4 Bizarre Facts About Salvador Dali & The Royal Heart



1, Dali’s Inspiration

Looking at Dali’s paintings, you might suspect that they were the result of heavy psychotropic drug use. Yet, Dali famously stated, “I don’t do drugs. I am drugs.” So where did he get his inspiration if not from drugs? Well, Dali had some tricks for making himself more creative. One involved a tin plate and spoon. Dali would sit in a chair holding the spoon above the plate and doze off. As he fell asleep, the spoon would drop onto the plate, making a noise loud enough to wake the artist in time to jot down the surreal images he saw in his dreams.

Other times, Dali would stand on his head until he almost passed out, allowing him to become semi-lucid. Dali’s most famous technique was called the “Paranoiac-Critical Method.” This involved trying to create a self-induced paranoid state, allowing him to draw irrational relationships between unconnected objects and to depict the landscape of his own subconscious mind.


2, He Believed He Was The Reincarnation Of His Dead Brother

One possible explanation for Dali’s bizarre lifestyle may lie with his peculiar childhood. Before Dali was born, his mother had given birth to another child, also called Salvador Dali. Unfortunately, the first Salvador died of a stomach infection at just 22 months old. Nine months later, the second Salvador Dali was born. Since the second Salvador heavily resembled the first and had been born exactly nine months later, his parents began to harbor a suspicion that he was actually their dead child reborn.

When Dali was five, his parents took him tothe first Salvdador's grave and informed him of their belief that he was the reincarnation of his own dead brother. This had a huge psychological effect on Dali—much of his later work would contain allusions to the dead child he believed was the best part of him. The traumatic experience may also help explain some bizarre events that happened that same year . . . 


3, His Weird Fascination With Hitler

Dali was obsessed with Hitler in a way that even Hitler would probably have found unsettling. During the Nazi’s rise, most surrealist artists sought to distance themselves from fascism and Hitler. Dali, on the other hand, began to paint him. One painting of Dali’s which at first appears to be a landscape is actually a photograph of Hitler turned on its side and made to look like a placid lake. Later, when asked about his fascination with Hitler, Dali said: “I often dreamed about Hitler as other men dreamed about women.”

In case you’re thinking this couldn’t get any creepier, don’t worry, it does. Dali went on to say: “Hitler turned me on in the highest…His [Hitler’s] fat back, especially when I saw him appear in the uniform with the Sam Browne belt and shoulder straps that tightly held in his flesh, aroused in me a delicious gustatory thrill originating in the mouth and affording me a Wagnerian ecstasy.” One of Dali’s later paintings is simply called Hitler Masturbating and, sadly, there’s nothing surreal about the name—it shows exactly that. Thankfully, Hitler’s manhood is largely hidden behind some tiny horses with metal legs.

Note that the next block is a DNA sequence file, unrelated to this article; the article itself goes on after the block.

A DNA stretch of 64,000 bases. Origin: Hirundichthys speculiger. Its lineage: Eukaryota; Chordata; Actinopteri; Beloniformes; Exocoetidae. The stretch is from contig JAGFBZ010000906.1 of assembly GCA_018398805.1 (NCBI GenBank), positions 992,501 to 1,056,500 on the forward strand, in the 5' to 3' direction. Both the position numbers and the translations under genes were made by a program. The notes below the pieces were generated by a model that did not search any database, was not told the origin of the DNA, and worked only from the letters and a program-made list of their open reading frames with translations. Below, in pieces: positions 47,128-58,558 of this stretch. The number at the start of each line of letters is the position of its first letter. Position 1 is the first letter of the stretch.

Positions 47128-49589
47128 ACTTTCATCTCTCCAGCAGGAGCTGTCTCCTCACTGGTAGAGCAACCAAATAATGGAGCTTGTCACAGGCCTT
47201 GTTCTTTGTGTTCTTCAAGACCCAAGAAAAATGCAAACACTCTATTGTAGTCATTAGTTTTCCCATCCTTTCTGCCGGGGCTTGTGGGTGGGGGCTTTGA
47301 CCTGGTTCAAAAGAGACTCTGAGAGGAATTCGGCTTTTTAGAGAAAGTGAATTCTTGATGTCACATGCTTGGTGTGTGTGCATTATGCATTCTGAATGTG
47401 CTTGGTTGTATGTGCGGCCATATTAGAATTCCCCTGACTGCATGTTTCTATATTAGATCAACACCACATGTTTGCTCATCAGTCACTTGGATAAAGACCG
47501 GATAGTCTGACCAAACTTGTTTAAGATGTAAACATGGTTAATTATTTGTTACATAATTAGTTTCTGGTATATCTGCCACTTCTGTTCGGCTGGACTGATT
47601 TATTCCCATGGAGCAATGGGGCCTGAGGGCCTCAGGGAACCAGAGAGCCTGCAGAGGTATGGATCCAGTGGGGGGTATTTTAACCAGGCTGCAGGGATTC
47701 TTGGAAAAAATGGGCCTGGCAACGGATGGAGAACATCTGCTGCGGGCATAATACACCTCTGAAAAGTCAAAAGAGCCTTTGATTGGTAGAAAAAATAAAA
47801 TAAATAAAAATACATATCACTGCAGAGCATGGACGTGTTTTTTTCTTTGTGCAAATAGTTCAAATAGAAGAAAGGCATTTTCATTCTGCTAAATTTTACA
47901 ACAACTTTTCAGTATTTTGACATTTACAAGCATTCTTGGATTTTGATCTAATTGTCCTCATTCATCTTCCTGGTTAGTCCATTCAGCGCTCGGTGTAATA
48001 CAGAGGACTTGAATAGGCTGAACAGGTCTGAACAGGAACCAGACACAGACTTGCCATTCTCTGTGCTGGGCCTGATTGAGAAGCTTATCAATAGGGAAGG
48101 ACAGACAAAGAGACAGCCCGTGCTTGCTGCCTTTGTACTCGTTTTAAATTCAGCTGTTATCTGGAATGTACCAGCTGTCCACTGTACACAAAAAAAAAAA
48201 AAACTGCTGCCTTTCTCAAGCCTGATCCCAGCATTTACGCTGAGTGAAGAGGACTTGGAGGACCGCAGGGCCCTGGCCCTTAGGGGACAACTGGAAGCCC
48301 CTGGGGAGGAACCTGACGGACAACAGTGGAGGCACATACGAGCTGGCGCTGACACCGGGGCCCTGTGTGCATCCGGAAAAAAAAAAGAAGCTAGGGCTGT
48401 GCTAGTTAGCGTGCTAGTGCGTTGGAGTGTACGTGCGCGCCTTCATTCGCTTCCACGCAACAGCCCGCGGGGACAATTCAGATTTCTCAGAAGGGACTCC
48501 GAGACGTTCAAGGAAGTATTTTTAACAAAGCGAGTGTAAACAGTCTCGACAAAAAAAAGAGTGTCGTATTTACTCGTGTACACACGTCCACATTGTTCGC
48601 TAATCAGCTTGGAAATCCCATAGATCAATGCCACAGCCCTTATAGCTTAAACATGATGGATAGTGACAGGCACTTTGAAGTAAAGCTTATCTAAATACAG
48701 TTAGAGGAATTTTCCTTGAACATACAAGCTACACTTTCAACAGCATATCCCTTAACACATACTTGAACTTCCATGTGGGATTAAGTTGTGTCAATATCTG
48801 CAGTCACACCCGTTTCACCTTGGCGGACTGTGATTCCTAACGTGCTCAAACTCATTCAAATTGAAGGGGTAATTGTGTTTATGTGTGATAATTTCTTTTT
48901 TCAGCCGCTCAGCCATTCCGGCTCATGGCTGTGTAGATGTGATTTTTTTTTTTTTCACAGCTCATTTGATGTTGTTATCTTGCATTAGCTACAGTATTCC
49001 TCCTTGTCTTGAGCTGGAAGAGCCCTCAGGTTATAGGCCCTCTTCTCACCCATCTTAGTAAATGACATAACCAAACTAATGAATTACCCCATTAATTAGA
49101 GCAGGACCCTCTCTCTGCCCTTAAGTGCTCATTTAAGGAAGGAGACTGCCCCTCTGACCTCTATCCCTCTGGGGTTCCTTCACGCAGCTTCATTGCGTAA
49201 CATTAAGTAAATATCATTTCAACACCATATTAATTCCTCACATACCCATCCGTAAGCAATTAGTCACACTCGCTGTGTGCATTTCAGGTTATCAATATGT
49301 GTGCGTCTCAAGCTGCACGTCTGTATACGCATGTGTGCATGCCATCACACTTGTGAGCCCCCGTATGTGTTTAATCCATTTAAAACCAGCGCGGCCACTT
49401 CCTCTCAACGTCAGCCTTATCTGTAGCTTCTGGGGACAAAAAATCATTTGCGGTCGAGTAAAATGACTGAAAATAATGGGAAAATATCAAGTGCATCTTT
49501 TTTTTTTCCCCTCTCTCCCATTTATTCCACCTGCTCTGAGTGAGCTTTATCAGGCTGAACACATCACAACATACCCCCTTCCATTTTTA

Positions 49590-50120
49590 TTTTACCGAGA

4, Dali Atomicus

The result of a collaboration between Dali and famous photographer Philippe Halsman, Dali Atomicus is an ode to Dali’s famous painting Leda Atomica (which can be seen on the right of the photo). The photo shows Dali, furniture, and several cats suspended in mid-air while a stream of water snakes through the action like a deleted scene from Inception. It’s an amazing picture, considering it was made in 1948, long before CGI and Photoshop could have created the effect.

Instead, the picture was created the old-fashioned way—it’s all real. In order to achieve the effect, the furniture was held up by wires while Dali jumped and someone out of the frame hurled a bucket of water and several live cats into the shot. Unfortunately, the desired effect couldn’t be achieved in one take, or even two. It had to be done a staggering total of 28 times. Bear in mind that after each shot, some poor person (most likely the ’40s equivalent of an intern) would have had to round up the scattered, terrified cats, then throw them at the camera again.


The Royal Heart

Despite eccentricity that sometimes bordered on complete and utter lunacy, Dali was a genius. Nowhere is this more apparent than the Dali Joies, a collection of jewelry designed by Dali in collaboration with an American millionaire named Cummins Catherwood. The wealthy Catherwood supplied millions of dollars’ worth of precious stones, which Dali incorporated into a number of exquisite pieces. Using Dali’s designs, the collection was produced in New York under the supervision of Argentinean silversmith Carlos Alemany. In total, 39 pieces were made, subsequently changing hands numerous times before finally being sold to the Salvador Dali Foundation for 5.5 million euros (nearly $7 million) in 1999.

The central piece is The Royal Heart. Crafted from pure gold and encrusted with an amazing 46 rubies, 42 diamonds, and two emeralds, the most amazing thing about The Royal Heart is the unsettling way it actually beats like a live human heart. Be warned: The video above may give you nightmares.



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